Question: "Isn't it a misuse of Lazarus and the rich man to teach the state of the dead since it's just a parable to teach people how to live and since there's far more evidence in other Bible passages that the dead know nothing and are asleep until the resurrection?"

Answer: There can be no doubt that the story of Lazarus and the rich man pictures those who die as still being conscious. In Luke 16.22-24, Lazarus died and was carried to Abraham's bosom where he was comforted, implying consciousness, while the rich man died and lifted up his eyes in torments, also implying consciousness. The rich man recognized both Lazarus and Abraham, and they were able to communicate. The question is, does this represent reality after death or not? Actually, there is a debate as to whether this is even a parable or rather a true story. But even if it is a parable to teach us how to live, would Jesus have told us how to live by giving false information about the state of the dead? The truth is that even in Jesus' parables He always represented reality.

Yes, there are passages which speak of the dead as being asleep. In 1 Thessalonians 4.14, Paul wrote of the general resurrection at the end of time, saying, "For if we believe that Jesus died and rose from the dead, even so God will bring with Him those who sleep in Jesus." However, there is every reason to believe that this is simply a figure of speech which refers to the fact that the body of a dead person appears as if it is asleep. So neither this passage nor any other which speaks of the dead as being asleep teaches the doctrine of "soul-sleeping."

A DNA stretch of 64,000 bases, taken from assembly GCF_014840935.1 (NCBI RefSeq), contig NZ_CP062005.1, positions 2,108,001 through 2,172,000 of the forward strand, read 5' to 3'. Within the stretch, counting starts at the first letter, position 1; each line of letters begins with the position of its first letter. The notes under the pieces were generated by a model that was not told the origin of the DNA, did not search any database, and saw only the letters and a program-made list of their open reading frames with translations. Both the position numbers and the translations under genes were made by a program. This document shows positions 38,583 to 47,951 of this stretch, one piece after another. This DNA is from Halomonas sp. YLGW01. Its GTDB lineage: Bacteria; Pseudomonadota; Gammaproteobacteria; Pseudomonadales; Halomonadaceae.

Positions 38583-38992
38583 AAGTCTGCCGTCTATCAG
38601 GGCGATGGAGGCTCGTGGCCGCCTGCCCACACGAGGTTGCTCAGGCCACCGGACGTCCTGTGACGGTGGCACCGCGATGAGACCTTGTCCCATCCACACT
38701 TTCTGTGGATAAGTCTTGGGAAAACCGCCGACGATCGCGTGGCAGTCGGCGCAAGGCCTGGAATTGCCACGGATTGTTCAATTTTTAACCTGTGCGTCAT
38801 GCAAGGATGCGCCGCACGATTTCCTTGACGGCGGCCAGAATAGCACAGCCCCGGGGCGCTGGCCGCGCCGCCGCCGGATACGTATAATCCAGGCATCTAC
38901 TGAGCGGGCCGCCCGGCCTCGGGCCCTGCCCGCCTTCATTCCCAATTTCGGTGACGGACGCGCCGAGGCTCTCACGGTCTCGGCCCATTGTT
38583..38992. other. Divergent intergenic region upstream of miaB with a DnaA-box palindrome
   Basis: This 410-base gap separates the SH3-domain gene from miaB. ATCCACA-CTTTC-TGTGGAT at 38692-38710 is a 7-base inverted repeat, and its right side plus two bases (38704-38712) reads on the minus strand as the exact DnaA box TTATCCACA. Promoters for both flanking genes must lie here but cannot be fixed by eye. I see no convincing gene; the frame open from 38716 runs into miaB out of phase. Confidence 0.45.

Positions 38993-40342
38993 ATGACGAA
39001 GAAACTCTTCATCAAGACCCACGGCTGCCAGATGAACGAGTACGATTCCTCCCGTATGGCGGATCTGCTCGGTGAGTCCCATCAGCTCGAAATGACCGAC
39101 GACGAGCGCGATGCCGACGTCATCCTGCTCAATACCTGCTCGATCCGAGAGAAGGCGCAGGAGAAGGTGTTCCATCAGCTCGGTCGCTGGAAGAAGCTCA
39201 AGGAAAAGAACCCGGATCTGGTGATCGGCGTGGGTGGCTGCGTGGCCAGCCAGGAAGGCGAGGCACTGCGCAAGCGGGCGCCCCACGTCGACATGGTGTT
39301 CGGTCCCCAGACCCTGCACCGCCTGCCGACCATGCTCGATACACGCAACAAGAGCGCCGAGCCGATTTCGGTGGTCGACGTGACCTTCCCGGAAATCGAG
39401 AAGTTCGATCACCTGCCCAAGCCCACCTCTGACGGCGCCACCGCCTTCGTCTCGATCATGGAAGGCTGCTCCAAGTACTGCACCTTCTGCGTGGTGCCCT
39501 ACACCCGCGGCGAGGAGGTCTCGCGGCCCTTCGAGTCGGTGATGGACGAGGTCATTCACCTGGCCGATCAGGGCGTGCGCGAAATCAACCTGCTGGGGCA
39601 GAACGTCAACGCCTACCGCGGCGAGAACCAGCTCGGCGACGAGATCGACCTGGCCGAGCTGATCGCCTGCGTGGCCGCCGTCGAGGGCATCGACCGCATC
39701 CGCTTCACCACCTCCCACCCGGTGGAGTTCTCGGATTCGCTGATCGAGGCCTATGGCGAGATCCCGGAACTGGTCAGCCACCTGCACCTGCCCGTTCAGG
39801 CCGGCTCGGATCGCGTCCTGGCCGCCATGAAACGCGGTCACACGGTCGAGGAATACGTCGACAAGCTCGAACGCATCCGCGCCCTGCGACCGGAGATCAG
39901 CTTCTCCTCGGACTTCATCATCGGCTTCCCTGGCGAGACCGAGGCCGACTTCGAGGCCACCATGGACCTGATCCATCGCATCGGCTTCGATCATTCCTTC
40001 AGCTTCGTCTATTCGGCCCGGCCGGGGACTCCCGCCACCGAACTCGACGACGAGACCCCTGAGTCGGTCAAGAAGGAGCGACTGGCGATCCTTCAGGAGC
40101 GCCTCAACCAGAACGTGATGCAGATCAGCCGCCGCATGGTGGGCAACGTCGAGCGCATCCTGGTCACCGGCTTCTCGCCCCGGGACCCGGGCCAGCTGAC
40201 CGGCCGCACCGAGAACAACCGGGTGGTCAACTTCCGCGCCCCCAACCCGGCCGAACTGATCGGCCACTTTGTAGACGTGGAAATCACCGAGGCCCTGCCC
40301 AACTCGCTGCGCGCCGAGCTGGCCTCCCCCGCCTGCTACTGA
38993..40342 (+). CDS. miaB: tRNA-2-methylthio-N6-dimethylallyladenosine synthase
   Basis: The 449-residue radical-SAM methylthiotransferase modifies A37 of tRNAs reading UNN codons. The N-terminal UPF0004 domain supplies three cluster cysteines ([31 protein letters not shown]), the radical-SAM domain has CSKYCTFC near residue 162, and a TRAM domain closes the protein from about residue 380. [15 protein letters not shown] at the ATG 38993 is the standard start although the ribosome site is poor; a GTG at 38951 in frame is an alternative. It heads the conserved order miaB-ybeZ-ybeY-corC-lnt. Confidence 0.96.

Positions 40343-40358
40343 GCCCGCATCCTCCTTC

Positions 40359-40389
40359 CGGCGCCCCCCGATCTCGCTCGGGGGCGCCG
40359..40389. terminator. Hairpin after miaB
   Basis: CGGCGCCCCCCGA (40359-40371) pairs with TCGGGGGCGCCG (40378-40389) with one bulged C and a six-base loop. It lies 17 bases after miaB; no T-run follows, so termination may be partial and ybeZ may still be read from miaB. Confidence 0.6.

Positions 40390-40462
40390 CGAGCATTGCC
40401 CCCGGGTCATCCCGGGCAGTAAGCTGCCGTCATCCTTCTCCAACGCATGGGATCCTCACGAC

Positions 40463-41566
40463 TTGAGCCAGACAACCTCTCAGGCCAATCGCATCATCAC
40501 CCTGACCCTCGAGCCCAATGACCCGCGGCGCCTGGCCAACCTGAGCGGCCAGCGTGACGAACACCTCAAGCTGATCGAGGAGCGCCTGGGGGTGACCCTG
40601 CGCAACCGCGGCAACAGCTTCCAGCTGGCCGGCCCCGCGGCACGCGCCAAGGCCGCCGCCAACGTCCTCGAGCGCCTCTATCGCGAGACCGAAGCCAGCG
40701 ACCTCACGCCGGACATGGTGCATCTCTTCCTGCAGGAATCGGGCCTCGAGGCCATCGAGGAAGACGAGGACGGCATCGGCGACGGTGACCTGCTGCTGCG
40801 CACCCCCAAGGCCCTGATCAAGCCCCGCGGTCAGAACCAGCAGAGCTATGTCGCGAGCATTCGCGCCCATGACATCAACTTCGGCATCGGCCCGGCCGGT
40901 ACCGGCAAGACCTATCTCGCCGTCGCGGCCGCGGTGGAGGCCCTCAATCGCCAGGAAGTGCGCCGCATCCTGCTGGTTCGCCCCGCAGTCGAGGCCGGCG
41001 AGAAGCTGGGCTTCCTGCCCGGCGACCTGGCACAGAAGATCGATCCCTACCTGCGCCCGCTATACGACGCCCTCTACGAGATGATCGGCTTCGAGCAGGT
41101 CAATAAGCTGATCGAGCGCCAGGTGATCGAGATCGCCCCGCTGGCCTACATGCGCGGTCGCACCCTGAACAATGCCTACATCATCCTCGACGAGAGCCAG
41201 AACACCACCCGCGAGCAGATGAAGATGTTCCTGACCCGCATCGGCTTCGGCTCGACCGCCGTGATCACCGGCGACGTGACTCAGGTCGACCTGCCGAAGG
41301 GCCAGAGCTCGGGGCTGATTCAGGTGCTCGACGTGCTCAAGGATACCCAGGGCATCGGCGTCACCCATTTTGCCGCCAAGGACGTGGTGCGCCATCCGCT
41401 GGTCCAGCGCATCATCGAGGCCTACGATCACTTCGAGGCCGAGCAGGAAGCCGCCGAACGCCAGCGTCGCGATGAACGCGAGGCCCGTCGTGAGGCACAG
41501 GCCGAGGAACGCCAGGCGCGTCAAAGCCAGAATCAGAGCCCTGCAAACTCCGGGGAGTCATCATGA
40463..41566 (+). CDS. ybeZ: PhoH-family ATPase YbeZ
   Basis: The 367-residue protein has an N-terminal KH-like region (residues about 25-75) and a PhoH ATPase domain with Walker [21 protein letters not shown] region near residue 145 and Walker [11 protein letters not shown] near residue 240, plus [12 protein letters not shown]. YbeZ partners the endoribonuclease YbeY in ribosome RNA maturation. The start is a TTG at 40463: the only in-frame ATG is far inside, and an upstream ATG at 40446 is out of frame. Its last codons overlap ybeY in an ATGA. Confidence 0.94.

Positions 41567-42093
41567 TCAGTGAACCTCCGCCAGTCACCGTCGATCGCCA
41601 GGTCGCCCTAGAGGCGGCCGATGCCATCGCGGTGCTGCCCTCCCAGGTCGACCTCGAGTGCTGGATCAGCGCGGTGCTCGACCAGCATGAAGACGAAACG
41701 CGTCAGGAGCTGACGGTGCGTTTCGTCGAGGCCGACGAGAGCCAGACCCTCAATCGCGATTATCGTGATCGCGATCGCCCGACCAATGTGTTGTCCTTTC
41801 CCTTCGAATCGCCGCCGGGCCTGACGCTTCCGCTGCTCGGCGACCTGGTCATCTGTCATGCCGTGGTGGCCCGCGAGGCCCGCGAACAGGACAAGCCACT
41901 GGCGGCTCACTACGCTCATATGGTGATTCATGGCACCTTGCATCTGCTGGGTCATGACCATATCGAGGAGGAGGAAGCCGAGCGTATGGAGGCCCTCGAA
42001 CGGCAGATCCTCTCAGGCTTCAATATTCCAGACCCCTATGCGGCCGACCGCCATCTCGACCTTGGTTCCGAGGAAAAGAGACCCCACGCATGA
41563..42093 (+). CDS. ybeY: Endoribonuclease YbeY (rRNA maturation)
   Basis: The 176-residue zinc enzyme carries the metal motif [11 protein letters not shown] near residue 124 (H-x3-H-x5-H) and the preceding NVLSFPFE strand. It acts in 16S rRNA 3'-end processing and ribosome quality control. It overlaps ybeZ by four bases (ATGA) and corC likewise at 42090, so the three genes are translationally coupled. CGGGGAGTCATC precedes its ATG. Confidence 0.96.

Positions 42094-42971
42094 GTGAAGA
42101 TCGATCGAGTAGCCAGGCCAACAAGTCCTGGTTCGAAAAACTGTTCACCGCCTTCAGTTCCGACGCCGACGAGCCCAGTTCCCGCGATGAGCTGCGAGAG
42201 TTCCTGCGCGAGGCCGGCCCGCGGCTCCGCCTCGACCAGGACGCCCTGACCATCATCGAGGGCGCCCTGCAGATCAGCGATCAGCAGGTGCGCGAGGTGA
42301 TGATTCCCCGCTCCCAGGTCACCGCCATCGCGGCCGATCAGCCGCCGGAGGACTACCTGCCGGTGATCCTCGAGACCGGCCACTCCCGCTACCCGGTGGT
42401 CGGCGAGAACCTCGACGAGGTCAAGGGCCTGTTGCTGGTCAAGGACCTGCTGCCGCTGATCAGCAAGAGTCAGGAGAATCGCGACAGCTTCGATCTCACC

While it is true that the body is spoken of as being asleep in death, there is absolutely no passage which ever speaks of the soul or spirit being asleep or unconscious. Physical death takes place when the body and soul or spirit are separated (James 2.26). The body dies and returns to the dust of the ground where it "sleeps" until the resurrection, while the soul or spirit returns to the control of God who gave it (Ecclesiastes 12.7). While it is there, the Bible teaches that the soul continues to be conscious.

The fact is that there is much more Bible evidence that the souls or spirits of those who have died are still alive in the sense that they are conscious. The Saducees of Jesus' day also did not believe that the soul survived after death in a conscious state. In Matthew 22.32 Jesus responded to one of their arguments by quoting a statement made by God and adding His own conclusion, saying, "'I am the God of Abraham, the God of Isaac, and the God of Jacob.' God is not the God of the dead, but of the living."

Abraham, Isaac, and Jacob had all been dead for many years when God made the quoted statement to Moses (Exodus 3.6). Yet God spoke of them in the present--"I AM the God of" each one. Jesus' conclusion is that Abraham, Isaac, and Jacob were still alive in spirit--not alseep and unconscious. The statement of Ecclesiastes 9.5, "...But the dead know nothing...," must be understood in its context of the search for meaning in life "under the sun" (1.3). The dead know nothing in that they no longer have any part in the affairs of life on this earth, not that they cease to exist or go into some state of total unconsciousness. Brotherly, Wayne S. Walker (From "Search for Truth," April 5, 1998).

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